CamTwist is very clever free software for the Mac that lets you switch between different video sources on your computer, including webcams, movie files and also your computer’s desktop. You can add a range of video effects, titles and other useful overlays, in multiple layers – such as news tickers (powered by RSS), logos and graphics, and then output the result as… another video source on your computer.
What this means is that you can use this program to intercept the video going into other programs that lets you choose a video source – think video editing programs, video chat programs (eg Skype) and flash-based online video services such as Ustream, JustinTV, Stickam and WorldTV.
Another way of looking at it is that the program lets you create your own software-based live video mixing studio that sits well with almost all other video programs, including streaming web video services.
You can take the video from your webcam, pimp it up broadcast style, and then send it onwards to a video chat session, recording or online video streaming session. Amaze your friends in Skype, do highly professional stuff online – possibly you’ll do both.
The intercept approach is genius because of its flexibility, and it explains why leading web broadcasters like Chris Pirillo and Rhett & Link are using the software, made by an enthusiast, and supported through generosity of donations.
CamTwist is highly powerful (see demo video below), and you only have to see the results of that on the two sites I’ve just mentioned – both Chris Pirillo and Rhett & Link use the software for all of their live video mixing and compositing.
While CamTwist excels is in its depth and flexibility, it suffers a little in ease-of-use at this time. This should not put you off as it is well worth the investment, and the interface will improve as the software develops. It’s still early days.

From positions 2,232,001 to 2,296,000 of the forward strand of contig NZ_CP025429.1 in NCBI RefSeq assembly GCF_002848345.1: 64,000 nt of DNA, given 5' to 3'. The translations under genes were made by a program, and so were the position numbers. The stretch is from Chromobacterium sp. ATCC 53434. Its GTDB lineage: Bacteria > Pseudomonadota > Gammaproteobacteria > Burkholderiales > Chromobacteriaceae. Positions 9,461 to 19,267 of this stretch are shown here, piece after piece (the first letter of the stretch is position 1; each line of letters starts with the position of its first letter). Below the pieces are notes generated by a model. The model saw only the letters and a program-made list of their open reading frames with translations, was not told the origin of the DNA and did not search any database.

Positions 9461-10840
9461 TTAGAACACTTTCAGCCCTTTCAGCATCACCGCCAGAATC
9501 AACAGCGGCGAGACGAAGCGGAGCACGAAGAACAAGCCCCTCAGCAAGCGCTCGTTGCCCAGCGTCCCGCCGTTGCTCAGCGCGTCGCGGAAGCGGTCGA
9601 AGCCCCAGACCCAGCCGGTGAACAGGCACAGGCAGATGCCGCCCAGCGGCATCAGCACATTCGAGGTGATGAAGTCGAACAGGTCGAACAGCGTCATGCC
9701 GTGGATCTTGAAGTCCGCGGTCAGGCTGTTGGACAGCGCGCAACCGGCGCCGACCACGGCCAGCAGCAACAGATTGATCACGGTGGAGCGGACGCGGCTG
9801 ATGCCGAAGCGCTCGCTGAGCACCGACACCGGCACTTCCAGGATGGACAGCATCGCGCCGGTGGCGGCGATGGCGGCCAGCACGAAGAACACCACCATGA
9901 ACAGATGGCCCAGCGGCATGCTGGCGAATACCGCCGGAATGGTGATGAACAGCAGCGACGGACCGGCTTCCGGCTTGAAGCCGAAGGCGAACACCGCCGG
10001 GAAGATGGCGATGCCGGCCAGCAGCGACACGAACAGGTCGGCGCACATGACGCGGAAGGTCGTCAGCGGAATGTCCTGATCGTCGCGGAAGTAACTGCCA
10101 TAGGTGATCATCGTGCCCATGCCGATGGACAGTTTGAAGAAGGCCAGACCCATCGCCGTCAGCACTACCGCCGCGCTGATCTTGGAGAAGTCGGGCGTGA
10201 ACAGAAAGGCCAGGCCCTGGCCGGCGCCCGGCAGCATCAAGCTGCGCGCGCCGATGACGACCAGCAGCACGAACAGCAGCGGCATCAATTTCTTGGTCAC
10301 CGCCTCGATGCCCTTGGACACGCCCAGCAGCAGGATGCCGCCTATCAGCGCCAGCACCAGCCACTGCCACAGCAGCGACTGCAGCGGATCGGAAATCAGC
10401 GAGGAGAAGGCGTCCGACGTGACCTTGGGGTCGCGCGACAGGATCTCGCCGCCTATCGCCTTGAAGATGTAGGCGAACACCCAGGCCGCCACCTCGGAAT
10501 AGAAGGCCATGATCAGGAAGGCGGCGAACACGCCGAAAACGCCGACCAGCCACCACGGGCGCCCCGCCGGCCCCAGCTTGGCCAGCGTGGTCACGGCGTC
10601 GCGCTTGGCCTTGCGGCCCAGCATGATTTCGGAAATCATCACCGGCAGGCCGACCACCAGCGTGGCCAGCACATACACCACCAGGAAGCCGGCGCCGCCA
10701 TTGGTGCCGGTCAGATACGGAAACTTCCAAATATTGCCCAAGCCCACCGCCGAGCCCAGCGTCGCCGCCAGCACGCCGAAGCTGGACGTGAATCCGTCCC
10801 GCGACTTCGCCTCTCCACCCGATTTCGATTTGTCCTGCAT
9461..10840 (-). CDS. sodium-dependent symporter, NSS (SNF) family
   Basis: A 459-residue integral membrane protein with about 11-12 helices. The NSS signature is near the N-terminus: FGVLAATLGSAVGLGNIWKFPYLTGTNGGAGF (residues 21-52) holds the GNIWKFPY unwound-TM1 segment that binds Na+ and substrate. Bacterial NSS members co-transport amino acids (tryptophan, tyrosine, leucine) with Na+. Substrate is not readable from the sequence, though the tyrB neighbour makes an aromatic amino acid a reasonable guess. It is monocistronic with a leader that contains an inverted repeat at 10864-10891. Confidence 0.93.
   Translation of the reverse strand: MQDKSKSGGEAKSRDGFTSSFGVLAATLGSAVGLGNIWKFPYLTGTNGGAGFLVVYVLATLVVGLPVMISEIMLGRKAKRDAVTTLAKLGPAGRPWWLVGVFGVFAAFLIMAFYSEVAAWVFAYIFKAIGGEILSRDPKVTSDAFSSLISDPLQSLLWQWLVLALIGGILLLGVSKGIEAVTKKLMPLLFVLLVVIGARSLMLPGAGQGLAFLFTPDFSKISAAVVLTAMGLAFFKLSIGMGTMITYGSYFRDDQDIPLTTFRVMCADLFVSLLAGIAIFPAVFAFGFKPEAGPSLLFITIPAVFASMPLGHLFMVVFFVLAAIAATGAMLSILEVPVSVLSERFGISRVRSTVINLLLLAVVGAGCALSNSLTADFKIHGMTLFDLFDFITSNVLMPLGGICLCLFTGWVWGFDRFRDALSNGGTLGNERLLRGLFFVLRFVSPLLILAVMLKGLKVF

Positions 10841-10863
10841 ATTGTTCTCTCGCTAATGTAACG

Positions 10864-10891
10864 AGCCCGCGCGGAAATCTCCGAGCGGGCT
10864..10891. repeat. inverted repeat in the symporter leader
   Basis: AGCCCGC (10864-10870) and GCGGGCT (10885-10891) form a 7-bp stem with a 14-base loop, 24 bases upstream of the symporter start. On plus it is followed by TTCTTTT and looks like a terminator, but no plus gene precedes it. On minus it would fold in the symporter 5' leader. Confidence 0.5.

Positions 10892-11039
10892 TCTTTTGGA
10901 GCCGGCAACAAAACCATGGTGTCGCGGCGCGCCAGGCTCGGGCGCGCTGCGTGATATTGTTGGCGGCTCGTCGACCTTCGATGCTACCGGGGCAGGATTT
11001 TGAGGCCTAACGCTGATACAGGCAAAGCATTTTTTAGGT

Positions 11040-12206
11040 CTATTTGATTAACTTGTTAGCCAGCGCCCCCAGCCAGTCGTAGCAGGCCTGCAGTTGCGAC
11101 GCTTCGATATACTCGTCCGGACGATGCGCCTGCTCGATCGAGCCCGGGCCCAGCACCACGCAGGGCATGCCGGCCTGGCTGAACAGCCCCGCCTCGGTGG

You can learn the interface in about 30 mins and once you’ve got the hang of it you’ll quickly come to appreciate the power that it provides you, and most probably love the developer who made it. In short it is highly empowering software that has nothing else like it.
If you want a little more convincing before making the leap, I highly recommend reading Michael Pick’s excellent coverage of the software.
There are two distinct parts to the application – the older legacy part of the application – the main window, which lets you set up sources and effects, which effectively become buttons for the main Studio window where you do the live switching. Basically you do all your experimenting and configuring in the first window, and the live switching in the second.
I recommend reading and watching the two Quick Start video guides on the site wiki – the first is for the main (legacy) window of the application, and the second is for the new Studio window. It’s important to understand that the main, older window represents where the project is coming from, and the Studio window where it is going. Any quirks of use can be understood much better if you keep this in mind.
Another important point is that the program does not control or switch audio. The audio circuits of a Mac are separate from the video and this can actually provide you with much greater control. It’s not yet been a problem for me, but I may revisit this subject later if it becomes so.
For an alternative viewpoint of how it can be used, Chris Pirillo’s fascinating explanation of how he produces his online TV show is well worth a look.
This article is a stub – I intend to add to it over time.